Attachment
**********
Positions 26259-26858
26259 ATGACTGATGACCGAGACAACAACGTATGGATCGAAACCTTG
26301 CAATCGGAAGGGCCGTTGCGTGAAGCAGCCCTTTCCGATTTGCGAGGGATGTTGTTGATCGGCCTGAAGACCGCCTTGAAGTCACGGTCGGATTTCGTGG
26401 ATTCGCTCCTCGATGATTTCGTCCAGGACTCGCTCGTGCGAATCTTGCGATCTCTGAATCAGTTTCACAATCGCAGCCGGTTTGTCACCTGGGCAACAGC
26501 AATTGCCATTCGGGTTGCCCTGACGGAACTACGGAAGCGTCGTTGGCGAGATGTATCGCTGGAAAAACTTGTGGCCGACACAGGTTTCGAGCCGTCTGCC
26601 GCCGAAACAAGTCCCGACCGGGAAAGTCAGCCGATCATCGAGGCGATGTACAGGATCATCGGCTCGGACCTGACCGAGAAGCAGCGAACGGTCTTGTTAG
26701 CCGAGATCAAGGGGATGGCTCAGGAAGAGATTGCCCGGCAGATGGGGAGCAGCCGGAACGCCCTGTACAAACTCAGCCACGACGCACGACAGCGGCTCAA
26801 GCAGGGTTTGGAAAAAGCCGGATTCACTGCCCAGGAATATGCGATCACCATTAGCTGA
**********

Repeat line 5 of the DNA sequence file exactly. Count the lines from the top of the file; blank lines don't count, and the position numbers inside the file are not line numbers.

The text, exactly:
26501 AATTGCCATTCGGGTTGCCCTGACGGAACTACGGAAGCGTCGTTGGCGAGATGTATCGCTGGAAAAACTTGTGGCCGACACAGGTTTCGAGCCGTCTGCC